غیر تنهایی : به سوی روانشناسی کسب و کار خانوادگی
|کد مقاله||سال انتشار||مقاله انگلیسی||ترجمه فارسی||تعداد کلمات|
|5027||2010||14 صفحه PDF||سفارش دهید||محاسبه نشده|
Publisher : Elsevier - Science Direct (الزویر - ساینس دایرکت)
Journal : Journal of Family Business Strategy, Volume 1, Issue 1, March 2010, Pages 26–39
This article presents a psychological theory of family business, its conceptual base and its implications. First, it argues that family business research requires a broader theoretical base than is currently used. Second, it argues that a psychological approach is beneficial to understanding family business. Third, it argues that insights gained from family business might inform and advance psychology and mainstream management literatures. Fourth, it uses a selected variety of concepts from individual and social psychology and explains how these concepts can be applied in family business research. Finally, it provides examples for research opportunities and research questions based on these observations.
Family business research has come a long way since its inception in the early 1980s. However, I argue that the progress family business research has made is built on a relatively narrow theoretical base consisting mostly of agency and stewardship theory. To make further advancements, I propose that family business should integrate theories from other disciplines. “Non solus,” not alone – the slogan in the logo of Elsevier, the esteemed publisher of the Journal of Family Business Strategy – reflects this call for more interdisciplinary research. In particular, I argue that the field of psychology can contribute greatly to a better understanding of family business. The purpose of this article is to stimulate ideas for future research, not to test theoretical predictions. Toward this aim, I survey several research topics from individual and social psychology, highlight their main concepts and contributions, and discuss how these topics could be applied in family business. Each of the topics presented here provides potential material for multiple papers and hopefully will stimulate more psychologically grounded research into family business. Family businesses are typically characterized by the overlap (Tagiuri & Davis, 1996) or even the fusion (Litz, 2008 and Pieper and Klein, 2007) of family and business systems. There is a broad spectrum of definitions for family business (Astrachan, Klein, & Smyrnios, 2002). A key characteristic all approaches have in common is that virtually all aspects of individual, group, and organizational behavior in family business are affected by familial relationships (Dyer, 2003). Families consist of individuals interested in one another due to dependence, obligation or duty, love, caring or cooperation (Rothausen, 1999). Families are frequently considered systems representing a “complex, integrated whole” (Minuchin, 1988, p. 8), where individual family members are interdependent, exercising a continuous and reciprocal influence on one another (Cox & Paley, 1997). Accordingly, any individual family member is inseparably embedded in the larger family system and can never be fully understood in the absence of the context of the whole system (Kreppner and Lerner, 1989, Minuchin, 1985 and Sameroff, 1994). Given their primary status for the development of individuals, families are also the primary means for transferring beliefs, attitudes and values in a population from one generation to another (Euler, Hoier, & Rohde, 2001). In business families, the business represents a significant part of the family's context (Lansberg, 1992) and, in turn, the family represents a significant part of the business's context (Klein et al., 2005 and Pieper and Klein, 2007). Family and business can be seen as having permeable boundaries where the business affects the family and the family affects the business. Family and business can also be seen as interpenetrating systems, which can overlap to the point of being considered a single system (Basco & Pérez Rodríguez, 2009). The strong interactions among family and business are innate to family businesses and are the source of the distinctive nature of this type of organization. For the purpose of this research, a family business is defined as an organization where a family (or several families) has effective control over the strategic direction of the business, and where the business, in turn, makes important contributions to that family's wealth and identity (Astrachan et al., 2002).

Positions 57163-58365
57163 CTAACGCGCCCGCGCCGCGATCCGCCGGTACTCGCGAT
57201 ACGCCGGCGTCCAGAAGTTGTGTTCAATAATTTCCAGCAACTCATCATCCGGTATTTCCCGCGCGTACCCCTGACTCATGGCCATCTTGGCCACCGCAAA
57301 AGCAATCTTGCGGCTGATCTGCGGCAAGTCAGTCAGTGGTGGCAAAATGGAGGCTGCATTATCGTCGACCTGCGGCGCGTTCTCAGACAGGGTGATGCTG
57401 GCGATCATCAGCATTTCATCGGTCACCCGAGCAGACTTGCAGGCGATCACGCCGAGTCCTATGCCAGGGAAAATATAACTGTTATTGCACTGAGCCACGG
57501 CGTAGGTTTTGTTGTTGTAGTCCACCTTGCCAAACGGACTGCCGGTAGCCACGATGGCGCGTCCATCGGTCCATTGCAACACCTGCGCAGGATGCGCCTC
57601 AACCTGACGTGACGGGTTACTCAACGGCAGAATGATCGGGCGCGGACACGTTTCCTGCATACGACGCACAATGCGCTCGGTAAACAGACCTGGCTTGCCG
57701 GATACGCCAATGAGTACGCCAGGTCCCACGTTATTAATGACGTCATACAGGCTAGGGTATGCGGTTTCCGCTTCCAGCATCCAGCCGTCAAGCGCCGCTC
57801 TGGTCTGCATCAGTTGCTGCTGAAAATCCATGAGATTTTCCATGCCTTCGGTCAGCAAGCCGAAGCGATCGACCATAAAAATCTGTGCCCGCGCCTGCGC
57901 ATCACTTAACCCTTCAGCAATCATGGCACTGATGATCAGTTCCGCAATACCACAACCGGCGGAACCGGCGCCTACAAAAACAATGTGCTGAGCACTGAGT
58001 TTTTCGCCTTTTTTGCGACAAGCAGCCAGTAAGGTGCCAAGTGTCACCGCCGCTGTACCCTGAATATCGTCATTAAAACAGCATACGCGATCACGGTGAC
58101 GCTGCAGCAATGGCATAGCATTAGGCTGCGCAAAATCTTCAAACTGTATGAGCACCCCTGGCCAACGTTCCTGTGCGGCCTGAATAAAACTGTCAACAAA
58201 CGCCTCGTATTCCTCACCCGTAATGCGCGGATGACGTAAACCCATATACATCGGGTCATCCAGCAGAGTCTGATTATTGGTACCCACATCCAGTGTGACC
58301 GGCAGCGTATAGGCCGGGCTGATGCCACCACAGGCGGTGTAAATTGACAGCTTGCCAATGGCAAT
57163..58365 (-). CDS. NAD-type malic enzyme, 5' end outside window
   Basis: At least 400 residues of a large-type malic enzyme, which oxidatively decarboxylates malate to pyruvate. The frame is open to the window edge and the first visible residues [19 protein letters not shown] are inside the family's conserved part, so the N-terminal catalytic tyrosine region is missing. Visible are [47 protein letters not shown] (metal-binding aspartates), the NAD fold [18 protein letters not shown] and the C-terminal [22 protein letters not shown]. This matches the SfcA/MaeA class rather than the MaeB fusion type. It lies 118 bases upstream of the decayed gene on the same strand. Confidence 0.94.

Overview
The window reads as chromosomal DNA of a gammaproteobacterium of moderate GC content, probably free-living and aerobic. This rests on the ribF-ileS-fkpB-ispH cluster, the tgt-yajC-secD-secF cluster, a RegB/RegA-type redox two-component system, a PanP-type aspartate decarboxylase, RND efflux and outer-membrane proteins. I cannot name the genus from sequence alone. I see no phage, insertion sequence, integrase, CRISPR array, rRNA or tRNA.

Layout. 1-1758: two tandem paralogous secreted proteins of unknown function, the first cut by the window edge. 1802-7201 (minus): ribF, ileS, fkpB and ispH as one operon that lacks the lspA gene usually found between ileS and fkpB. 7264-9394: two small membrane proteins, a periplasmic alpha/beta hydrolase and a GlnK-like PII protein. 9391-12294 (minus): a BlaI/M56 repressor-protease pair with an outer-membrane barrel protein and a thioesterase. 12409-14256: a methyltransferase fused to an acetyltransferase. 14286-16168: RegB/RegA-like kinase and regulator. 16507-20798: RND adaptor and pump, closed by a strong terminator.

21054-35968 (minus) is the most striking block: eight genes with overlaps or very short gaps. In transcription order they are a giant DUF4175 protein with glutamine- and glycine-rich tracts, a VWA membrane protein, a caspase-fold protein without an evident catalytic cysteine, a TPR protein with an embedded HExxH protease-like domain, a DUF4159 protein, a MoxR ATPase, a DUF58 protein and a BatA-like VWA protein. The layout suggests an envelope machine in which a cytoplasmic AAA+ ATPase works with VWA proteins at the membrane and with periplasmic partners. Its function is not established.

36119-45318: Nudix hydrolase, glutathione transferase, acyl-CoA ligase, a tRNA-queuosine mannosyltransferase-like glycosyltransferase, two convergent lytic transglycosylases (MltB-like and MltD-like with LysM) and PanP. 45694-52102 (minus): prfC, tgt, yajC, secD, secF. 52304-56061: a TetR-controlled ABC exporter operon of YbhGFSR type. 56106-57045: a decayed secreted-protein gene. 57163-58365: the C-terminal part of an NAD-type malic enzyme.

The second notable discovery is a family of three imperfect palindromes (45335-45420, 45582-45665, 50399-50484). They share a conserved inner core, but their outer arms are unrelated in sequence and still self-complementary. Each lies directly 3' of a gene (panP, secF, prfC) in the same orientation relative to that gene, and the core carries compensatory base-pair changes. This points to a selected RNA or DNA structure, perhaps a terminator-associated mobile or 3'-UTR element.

نتیجه گیری انگلیسی
In this paper, I addressed the following topics: motivation, power and authority, obedience and groupthink, attachment and loss, group cohesion, socialization/enculturation, relationships, leadership, and conflict. Given the limited space available, I obviously could tap into only a few topics from psychology that might be interesting to apply in family business. Other psychological topics worth further consideration are emotions, altruism and prosocial behavior, as well as anger, aggression, and antisocial behavior. As I have illustrated here, psychology has a lot to offer to better understand family businesses and their particular behaviors. And family business, in turn, has much to contribute to build richer, more robust psychological and organizational theories. Jointly, “non solus,” both fields will benefit in the long run.